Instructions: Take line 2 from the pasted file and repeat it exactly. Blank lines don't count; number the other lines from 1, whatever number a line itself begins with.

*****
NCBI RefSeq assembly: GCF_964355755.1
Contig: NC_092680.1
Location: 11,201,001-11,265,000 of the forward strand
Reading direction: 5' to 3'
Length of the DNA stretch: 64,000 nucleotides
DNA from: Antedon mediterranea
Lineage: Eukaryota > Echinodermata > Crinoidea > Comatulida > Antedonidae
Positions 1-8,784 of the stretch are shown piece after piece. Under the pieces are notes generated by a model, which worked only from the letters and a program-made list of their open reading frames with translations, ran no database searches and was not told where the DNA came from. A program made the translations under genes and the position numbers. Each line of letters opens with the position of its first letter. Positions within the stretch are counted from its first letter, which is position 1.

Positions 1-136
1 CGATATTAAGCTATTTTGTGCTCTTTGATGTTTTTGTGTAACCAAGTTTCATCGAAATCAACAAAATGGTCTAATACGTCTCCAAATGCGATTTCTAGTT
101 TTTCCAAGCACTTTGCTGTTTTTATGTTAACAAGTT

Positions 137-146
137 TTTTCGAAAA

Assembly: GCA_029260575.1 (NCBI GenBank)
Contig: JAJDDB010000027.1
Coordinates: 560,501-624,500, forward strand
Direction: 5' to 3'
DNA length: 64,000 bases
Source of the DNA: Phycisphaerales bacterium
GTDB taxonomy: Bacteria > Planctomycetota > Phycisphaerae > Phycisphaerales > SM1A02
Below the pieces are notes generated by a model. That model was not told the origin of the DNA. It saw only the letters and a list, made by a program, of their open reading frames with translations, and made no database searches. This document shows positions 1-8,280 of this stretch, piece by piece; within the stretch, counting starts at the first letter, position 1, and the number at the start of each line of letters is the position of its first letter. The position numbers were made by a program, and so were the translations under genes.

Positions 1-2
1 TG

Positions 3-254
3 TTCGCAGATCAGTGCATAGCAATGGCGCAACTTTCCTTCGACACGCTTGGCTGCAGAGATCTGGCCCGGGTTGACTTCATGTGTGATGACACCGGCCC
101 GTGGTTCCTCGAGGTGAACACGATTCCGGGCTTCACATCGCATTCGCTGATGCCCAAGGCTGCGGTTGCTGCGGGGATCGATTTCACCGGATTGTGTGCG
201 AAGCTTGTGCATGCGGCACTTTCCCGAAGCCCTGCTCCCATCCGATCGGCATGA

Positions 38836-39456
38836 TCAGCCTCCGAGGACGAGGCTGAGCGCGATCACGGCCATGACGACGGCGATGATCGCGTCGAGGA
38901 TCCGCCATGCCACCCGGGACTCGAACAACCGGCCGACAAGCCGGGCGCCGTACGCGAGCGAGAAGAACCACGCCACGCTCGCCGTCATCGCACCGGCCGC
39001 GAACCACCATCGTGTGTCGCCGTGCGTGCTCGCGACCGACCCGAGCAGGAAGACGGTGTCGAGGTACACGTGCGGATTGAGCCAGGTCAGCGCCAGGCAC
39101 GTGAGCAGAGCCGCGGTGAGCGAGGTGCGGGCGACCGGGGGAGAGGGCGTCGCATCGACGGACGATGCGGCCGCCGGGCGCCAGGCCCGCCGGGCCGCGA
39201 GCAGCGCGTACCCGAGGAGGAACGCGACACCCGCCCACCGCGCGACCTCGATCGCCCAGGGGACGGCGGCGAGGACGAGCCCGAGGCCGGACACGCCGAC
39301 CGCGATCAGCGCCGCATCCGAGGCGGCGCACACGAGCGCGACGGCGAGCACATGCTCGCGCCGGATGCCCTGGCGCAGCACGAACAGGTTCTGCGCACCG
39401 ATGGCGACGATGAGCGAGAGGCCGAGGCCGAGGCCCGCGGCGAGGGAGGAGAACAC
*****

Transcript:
Contig: NC_092680.1